Insurance plans often exclude brand-name Adderall or impose higher copays. Prior authorization may be required, where healthcare professionals provide additional information for insurance consideration on a case-by-case basis.

Adderall XR usually follows the same coverage pattern as Adderall, with generic versions covered and brand-name possibly not covered by Medicare plans.

Prices vary based on insurance or Medicare coverage regardless of version prescribed.

How much does Adderall cost without insurance?

Adderall costs vary based on dosage, formulation (XR or IR), generic vs. brand, and insurance coverage. Without insurance, it’s around $11 per tablet or $337 monthly for 30 tablets.

Generic versions are cheaper, often less than $8 with a SingleCare coupon.

Patients should consult their doctor about options, especially if uninsured or facing high copays.

Use a SingleCare card to save up to 80% on prescription costs and ask your pharmacist to compare prices.

Adderall side effects

Regardless of whether someone takes Adderall for ADHD or narcolepsy, there is a risk of experiencing adverse effects. Some common side effects of Adderall include:

  • Fast, pounding, or irregular heartbeat
  • Increased blood pressure
  • Restlessness
  • Changes in libido
  • Dry mouth
  • Insomnia (trouble sleeping)
  • Headache
  • Appetite and weight loss
  • Stomach issues—diarrhea, constipation, nausea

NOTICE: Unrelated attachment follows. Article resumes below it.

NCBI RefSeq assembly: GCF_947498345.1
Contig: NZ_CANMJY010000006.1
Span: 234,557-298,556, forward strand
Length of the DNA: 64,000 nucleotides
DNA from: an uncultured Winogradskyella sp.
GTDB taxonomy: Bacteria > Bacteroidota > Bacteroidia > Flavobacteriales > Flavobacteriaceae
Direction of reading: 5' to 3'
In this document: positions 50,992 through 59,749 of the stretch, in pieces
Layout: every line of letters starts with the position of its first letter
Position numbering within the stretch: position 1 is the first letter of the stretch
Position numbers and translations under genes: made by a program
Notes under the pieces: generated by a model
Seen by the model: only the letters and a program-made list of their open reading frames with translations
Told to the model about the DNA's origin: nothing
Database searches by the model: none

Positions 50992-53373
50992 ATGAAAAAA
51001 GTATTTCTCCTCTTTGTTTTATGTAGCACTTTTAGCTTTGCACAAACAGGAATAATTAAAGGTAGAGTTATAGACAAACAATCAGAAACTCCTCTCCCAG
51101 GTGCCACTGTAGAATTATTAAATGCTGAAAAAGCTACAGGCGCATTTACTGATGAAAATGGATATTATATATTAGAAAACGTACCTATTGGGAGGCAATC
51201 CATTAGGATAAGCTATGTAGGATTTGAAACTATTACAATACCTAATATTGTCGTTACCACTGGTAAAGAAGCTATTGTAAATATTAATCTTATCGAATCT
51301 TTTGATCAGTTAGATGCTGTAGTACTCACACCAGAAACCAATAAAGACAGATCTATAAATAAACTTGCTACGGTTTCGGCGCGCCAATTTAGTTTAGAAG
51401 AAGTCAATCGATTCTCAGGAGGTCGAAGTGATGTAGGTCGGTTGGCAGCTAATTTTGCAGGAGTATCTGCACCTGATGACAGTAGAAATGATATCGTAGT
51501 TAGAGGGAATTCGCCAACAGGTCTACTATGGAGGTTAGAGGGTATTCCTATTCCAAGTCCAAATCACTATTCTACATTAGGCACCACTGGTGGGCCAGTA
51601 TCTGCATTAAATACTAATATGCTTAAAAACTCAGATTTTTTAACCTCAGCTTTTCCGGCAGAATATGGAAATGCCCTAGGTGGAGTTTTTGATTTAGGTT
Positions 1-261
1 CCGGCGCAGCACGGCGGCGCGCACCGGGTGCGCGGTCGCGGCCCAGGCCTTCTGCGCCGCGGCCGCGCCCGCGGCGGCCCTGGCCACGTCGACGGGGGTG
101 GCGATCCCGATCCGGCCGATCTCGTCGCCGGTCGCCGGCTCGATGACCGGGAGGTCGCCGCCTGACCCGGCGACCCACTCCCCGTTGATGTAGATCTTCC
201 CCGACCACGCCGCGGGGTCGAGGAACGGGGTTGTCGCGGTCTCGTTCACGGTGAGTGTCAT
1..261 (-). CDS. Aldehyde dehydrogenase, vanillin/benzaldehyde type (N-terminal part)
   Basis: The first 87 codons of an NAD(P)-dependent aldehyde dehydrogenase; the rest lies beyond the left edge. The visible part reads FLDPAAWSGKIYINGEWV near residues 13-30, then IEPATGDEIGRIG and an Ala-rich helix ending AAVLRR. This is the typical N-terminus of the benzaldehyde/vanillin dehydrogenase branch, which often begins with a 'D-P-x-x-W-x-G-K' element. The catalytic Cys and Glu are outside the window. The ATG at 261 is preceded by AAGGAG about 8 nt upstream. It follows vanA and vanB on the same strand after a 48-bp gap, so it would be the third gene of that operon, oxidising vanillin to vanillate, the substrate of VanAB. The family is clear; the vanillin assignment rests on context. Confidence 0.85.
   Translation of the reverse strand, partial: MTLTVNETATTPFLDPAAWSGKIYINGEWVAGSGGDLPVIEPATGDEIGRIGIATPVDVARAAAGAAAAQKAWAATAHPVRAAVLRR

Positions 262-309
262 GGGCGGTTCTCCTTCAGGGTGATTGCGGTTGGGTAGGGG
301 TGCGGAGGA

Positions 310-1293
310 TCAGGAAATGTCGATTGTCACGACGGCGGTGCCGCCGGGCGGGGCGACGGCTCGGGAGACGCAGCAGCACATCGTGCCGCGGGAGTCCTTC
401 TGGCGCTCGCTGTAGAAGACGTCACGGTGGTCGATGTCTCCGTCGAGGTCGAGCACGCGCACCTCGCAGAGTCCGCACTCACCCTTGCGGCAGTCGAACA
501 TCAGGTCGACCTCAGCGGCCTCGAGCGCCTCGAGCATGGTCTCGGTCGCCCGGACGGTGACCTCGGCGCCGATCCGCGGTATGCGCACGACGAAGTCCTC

How to get Adderall without insurance

There are a few ways people can save on Adderall or comparable ADHD medications. Here are a few options to reduce the cost of Adderall:

1. Go generic

Uninsured pharmacy customers could save hundreds of dollars by opting for generic Adderall. Ask a pharmacist if amphetamine-dextroamphetamine is available.

2. Use a SingleCare savings card

One way for pharmacy customers to save up to 80% on prescription medicines is by using a SingleCare savings card or coupons.

SingleCare users can search for Adderall or its generic on the singlecare.com website and show the coupon to a pharmacist when filling their prescription at a participating pharmacy.

SingleCare can be used by anyone in the United States with a valid prescription. There are no other eligibility requirements or enrollment fees.

Read more: Is Short-term health insurance legit?

3. Change medications

As always, patients can speak with their healthcare provider for medical advice about changing to a different medication to treat their ADHD or narcolepsy.

Other medications may be available and a better fit for their health and their wallet.

4. Treat other conditions if necessary

Talk to the healthcare provider about treating other conditions, if needed. For example, if the patient experiences anxiety, anxiety treatment can help decrease the amount of Adderall medication that is needed.

Another example is with children in school—ensuring the proper educational and behavioral support is in place can also lead to lower doses of ADHD medication, which can lower costs.